Streetlights might not seem like the first application of a smarter grid, but they could be in the future.
Municipalities have a tough time finding money in capital budgets for anything, let alone high-tech networks that promise they’ll pay off in the future as more applications are layered on.
For cash-strapped cities that still want the benefits of a smarter electric grid and more connected infrastructure, there is a growing roster of options for managed services that eliminate or vastly reduce the upfront cost of such technology.
Silver Spring Networks (NYSE: SSNI) announced it is expanding its hosted services for municipalities, with new offerings ranging from smart grid to street lighting applications.
Silver Spring’s MicroAP networking card includes a cellular modem that can be used to connect just one device, such as a smart meter, to the managed network. As more devices are added, a self-forming mesh network emerges, according to Anil Gadre, executive vice president of products and marketing at Silver Spring.
“It’s like umbrellas popping up to form a canopy,” said Gadre. He added that Silver Spring has spent the past five years gaining a better understanding of its municipal customer base, which includes Sacramento Municipal Utility District, CPS Energy and Modesto Irrigation District.
Most of Silver Spring’s municipal clients have started with distribution automation, which has been an affordable starting point. They are also often interested in other smart grid applications but are worried about having the in-house expertise to manage networks and implement systems, said Gadre.
Silver Spring’s Speed-to-Value program can cut the time needed to roll out a network by 15 percent to 30 percent, although Gadre said the cost savings vary depending on the city and the application.
Cities might want to start with putting in smart meters in a central business district, or adding distribution automation to specific feeders with issues. Although utilities might still need to pay for some hardware, such as additional sensors or meters, the network can be hosted by Silver Spring.
Silver Spring also sees potential for crossover between its streetlight network-as-a-service and grid services. Gadre noted that European cities the company is working with, such as Paris and Copenhagen, started with networked streetlights but are now looking at how to leverage the network for other applications. While cities can switch to LEDs, they don’t have to. Silver Spring estimates that networking traditional lights can save more than 40 percent of energy consumption and lower system costs by up to 30 percent.
“The streetlight savings are so compelling, it may turn out a year from now that streetlights are what [municipalities] buy, and once they have that canopy, they do [advanced metering] after,” said Gadre.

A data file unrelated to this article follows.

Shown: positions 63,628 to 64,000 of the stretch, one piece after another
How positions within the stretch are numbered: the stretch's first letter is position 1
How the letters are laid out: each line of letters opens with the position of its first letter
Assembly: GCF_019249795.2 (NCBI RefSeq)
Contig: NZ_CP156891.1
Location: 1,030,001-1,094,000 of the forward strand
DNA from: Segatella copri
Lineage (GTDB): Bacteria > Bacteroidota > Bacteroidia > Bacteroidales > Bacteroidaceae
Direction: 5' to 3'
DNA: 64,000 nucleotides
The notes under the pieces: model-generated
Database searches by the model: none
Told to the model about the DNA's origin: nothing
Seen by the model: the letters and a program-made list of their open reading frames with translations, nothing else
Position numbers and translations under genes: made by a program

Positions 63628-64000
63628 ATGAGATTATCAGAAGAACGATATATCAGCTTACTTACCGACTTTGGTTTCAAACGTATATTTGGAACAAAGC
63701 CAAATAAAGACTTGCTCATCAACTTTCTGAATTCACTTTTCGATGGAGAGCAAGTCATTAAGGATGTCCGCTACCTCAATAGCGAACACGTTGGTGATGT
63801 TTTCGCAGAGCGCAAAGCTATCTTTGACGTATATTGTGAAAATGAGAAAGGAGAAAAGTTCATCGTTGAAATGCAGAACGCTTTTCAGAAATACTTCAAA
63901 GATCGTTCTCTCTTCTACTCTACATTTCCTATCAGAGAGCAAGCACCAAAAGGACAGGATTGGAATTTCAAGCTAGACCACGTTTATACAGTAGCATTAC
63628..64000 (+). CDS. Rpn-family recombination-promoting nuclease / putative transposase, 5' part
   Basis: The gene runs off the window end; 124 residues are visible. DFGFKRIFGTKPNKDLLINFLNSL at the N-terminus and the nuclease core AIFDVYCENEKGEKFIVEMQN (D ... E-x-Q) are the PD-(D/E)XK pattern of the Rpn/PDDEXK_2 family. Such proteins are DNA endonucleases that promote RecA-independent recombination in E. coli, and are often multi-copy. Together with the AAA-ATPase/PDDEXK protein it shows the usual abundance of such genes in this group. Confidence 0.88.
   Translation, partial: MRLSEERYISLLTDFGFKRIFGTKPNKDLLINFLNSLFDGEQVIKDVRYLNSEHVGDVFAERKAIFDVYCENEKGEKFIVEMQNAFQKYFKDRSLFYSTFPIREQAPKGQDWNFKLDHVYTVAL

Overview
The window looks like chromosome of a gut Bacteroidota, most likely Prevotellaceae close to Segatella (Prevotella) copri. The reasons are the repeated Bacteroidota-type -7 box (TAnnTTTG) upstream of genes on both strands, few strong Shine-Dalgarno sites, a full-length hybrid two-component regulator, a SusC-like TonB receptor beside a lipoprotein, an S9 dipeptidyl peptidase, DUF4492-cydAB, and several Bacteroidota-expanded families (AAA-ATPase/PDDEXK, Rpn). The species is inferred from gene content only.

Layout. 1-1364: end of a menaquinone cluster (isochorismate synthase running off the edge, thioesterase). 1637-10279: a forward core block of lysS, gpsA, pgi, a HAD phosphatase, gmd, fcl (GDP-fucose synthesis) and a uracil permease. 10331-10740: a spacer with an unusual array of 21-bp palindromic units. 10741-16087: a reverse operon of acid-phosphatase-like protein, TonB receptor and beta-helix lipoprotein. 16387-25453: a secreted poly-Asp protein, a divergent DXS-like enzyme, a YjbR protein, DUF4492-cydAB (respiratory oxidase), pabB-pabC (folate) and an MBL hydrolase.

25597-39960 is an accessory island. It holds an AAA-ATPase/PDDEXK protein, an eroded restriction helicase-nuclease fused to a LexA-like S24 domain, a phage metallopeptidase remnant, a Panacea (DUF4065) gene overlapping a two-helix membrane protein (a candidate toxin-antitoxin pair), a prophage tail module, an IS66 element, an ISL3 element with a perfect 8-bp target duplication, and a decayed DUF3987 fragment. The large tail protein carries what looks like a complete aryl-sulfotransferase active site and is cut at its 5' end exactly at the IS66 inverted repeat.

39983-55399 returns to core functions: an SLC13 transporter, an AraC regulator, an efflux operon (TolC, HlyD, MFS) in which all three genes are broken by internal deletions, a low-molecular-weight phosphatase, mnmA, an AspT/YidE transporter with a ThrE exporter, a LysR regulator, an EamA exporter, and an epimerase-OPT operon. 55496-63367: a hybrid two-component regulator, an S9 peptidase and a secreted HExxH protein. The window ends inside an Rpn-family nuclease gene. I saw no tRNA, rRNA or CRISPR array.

Silver Spring is hardly alone in its increased focus on the municipal market. Other companies like Sensus are helping cities leverage their smart grid networks for streetlights. Itron (Nasdaq: ITRI) just integrated its smart grid platform with Milsoft’s outage management system. The OMS will be offered as part of Itron’s Total service, which was launched earlier this year.
Total is a subscription-based smart grid solution that includes advanced metering, meter data management and other applications, such as prepaid options for customers. “Milsoft is a major player in the small municipal and co-op market for OMS and GIS software," said Ben Kellison, senior grid analyst with GTM Research.
Integration with Milsoft should increase Itron's attractiveness among mid-market and small public utilities, added Kellison, a meter market traditionally dominated by Aclara, Sensus, Cooper Power Systems' Cannon PLC solution and Landis+Gyr's Hunt PLC and PLX platform. Landis+Gyr also moved further into cloud-based services earlier this year to integrate outage detection, meter data and conservation voltage reduction for smaller utilities.
GTM Research estimates that municipal utilities will spend $4.5 billion to $9 billion from 2012 to 2017 on smart grid technologies, with advanced metering and distribution automation deployments leading the list of projects, followed by demand response and consumer-facing services.
With resiliency and consumer engagement becoming increasingly important, cities are just scratching the surface of what’s possible with networked services. And even for investor-owned utilities, advanced applications are becoming not just a nice-to-have but a must-have.
“The bigger game seems to be a growing urgency -- ‘I have to engage consumers better than I have in the past,’” said Gadre. No matter what application utility customers have started with, the conversation now, he said, is “'What else can I do with this network?'”